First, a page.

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Doing cinematic justice to the immigrant experience and capturing the state of existence where one’s body and mind are split spiritually and geographically is no easy task. The intangibility of that constant hesitation and confusion requires the kind of humanistic touch few storytellers possess. From the early moments of the serene, true-to-life “Natasha," we understand we’re in the presence of one such storyteller with David Bezmozgis, as his film illuminates an ordinary tale of immigration with unexpected earnestness. Sure, “Natasha” on paper seems to only have the conventional makings of a coming-of-age tale: the kind where a teen’s routine gets forever altered by the arrival of a mysterious girl-next-door, with whom he embarks on a life-defining journey over the course of one special summer. But as Bezmozgis digs deeper into his themes—through a script written by him and adapted from his own 2004 short story—he manages to summon something richer out of this tale you might temporarily feel you’ve been told before.
The story is set in modern-day suburban Toronto where we follow the misadventures of the 16-year-old Mark (Alex Ozerov). He is the son of a loving and close-knit Jewish Russian family, who immigrated to Canada when he was just two-years-old. We know from the get-go that he is bored and perennially stuck amid predictable sexual frustrations that are synonymous with his age. Wasting away his days smoking weed, watching porn and going against his mom’s wishes (like any parent would, she insists that Mark gets a summer job and make a meaningful contribution to his family), Mark seems like a typical teenager with commonplace problems. When his aging uncle gets married to a Russian mail-order bride named Zina despite his skeptical but understanding family, Mark’s life gets hit by a jolt of lightning, especially when the new bride’s sullen, clever and increasingly cunning 14-year-old daughter Natasha (Sasha K. Gordon) arrives from Russia to live with her mother and Mark’s uncle.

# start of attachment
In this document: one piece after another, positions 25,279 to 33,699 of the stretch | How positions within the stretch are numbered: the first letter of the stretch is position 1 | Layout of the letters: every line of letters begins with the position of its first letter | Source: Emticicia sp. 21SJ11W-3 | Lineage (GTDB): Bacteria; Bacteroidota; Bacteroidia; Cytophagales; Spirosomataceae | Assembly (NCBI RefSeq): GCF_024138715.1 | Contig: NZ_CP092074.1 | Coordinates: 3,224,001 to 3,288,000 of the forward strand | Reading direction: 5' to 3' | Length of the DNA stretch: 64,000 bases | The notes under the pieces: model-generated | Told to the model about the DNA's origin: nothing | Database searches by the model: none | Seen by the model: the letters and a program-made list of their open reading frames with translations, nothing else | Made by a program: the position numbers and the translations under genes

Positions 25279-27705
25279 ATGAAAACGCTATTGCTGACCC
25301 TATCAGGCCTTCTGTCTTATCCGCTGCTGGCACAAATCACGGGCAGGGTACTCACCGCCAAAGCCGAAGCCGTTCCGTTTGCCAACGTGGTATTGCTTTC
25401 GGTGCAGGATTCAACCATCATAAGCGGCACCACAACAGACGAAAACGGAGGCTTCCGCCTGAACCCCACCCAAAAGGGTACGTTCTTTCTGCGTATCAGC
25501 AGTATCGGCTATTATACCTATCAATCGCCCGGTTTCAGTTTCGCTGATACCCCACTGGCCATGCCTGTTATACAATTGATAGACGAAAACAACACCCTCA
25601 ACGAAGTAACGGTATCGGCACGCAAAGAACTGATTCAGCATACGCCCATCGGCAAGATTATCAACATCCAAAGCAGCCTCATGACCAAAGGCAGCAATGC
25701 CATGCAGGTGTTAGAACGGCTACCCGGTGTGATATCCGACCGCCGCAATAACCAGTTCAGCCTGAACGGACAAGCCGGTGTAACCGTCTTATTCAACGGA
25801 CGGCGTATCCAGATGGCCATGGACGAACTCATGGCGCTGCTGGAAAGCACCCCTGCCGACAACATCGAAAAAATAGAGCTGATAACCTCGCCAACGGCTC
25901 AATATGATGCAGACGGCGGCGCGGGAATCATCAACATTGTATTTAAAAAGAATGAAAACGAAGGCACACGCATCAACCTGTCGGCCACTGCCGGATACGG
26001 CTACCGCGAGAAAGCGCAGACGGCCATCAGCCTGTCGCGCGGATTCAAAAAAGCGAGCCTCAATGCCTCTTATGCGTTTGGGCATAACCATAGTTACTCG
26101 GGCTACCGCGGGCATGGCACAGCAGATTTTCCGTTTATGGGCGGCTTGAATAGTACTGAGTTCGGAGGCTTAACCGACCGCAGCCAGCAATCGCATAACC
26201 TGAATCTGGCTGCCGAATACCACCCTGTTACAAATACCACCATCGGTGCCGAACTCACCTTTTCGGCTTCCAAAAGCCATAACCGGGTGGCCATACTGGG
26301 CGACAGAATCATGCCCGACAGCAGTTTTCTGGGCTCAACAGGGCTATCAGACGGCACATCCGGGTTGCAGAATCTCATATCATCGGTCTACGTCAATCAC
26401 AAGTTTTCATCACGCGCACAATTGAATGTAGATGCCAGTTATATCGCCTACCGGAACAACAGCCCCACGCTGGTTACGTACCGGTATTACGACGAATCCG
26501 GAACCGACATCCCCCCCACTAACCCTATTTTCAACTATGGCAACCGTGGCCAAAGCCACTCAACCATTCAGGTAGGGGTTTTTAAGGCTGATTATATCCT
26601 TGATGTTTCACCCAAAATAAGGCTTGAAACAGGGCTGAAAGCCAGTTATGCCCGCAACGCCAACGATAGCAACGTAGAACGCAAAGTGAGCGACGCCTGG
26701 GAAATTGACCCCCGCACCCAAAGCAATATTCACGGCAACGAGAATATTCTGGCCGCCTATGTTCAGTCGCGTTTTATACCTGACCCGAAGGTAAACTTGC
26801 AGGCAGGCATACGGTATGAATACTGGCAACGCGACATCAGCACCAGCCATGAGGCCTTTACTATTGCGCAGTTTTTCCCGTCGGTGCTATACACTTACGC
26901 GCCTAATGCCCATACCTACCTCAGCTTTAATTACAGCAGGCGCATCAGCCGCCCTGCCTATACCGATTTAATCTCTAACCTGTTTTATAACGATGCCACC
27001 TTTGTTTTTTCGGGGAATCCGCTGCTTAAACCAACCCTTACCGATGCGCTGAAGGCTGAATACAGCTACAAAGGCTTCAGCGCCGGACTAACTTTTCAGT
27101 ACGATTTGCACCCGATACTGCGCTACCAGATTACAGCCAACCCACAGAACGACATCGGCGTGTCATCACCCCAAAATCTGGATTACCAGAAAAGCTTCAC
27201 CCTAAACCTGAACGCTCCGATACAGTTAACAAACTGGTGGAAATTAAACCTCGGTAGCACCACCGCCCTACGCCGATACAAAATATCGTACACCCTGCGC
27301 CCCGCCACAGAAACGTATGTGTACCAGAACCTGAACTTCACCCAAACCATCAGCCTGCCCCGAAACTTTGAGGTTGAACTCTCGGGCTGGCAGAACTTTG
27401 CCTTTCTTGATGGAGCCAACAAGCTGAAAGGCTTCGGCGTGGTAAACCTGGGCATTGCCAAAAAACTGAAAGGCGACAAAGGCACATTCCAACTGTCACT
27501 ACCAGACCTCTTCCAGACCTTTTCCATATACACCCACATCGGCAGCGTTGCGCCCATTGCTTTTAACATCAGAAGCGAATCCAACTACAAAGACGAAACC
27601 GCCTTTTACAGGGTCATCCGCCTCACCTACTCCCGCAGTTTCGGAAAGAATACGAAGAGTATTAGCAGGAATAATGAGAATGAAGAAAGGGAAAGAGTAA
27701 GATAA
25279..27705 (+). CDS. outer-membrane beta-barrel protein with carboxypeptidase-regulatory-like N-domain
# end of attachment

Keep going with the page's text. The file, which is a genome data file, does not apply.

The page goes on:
Still without a job to fill his lazy days of summer, Mark accepts his mom’s proposal and agrees to take the uncomfortably quiet and observant Natasha under his wings: show her around, keep her company and help out with her adjustment process to Canada. But when Natasha proves to be a lot more mature and experienced than Mark, things take a shady turn, especially when the relationship between the cousins-by-marriage assumes an icky sexual dimension, further complicating an already tricky situation amongst the family.
In shrewdly charting the relationship between Mark and Natasha (kudos to him for not making us feel his camera’s male-gaze on Gordon), Bezmozgis maintains a generous dose of suspense in his story. Natasha, who details out her troubled and prematurely sexual past to Mark (turns out, she was a porn-star-in-the-making in her own country), seems to detest her mom Zina and protests her close watch on her. The two passive-aggressively quarrel in several occasions, though we never become quite sure whom to believe. Natasha, after all, could really be a problem child with dark leanings, abusing the love of her lonely, desperate mother who would just like the warmth of a life companion. She might also be telling the truth about Zina being a dishonest deceiver, out to ruin Mark’s uncle’s life. The suspense Bezmozgis keeps between the mother and daughter is set against and heightened by the richly drawn conversations and situations amongst family members. In "Natasha," the generational differences (not only age-related, but culture-driven too) are acutely observed and opinions on the Israel-Palestine crisis, as well as ordinary musings on life are ceremonially shared in living rooms and around dinner tables. In this regard, “Natasha” carries traces of an under-seen, tonally very different but equally clear-eyed film on immigration, Cherien Dabis’ authentic "Amreeka."
The real draw of “Natasha” is without a doubt its young, charismatic lead Gordon, who portrays an emotionally tarnished young woman’s complex journey with a cool kind of unaffectedness. She effortlessly brings out the best and most mysterious in Bezmozgis’ unassuming little film.
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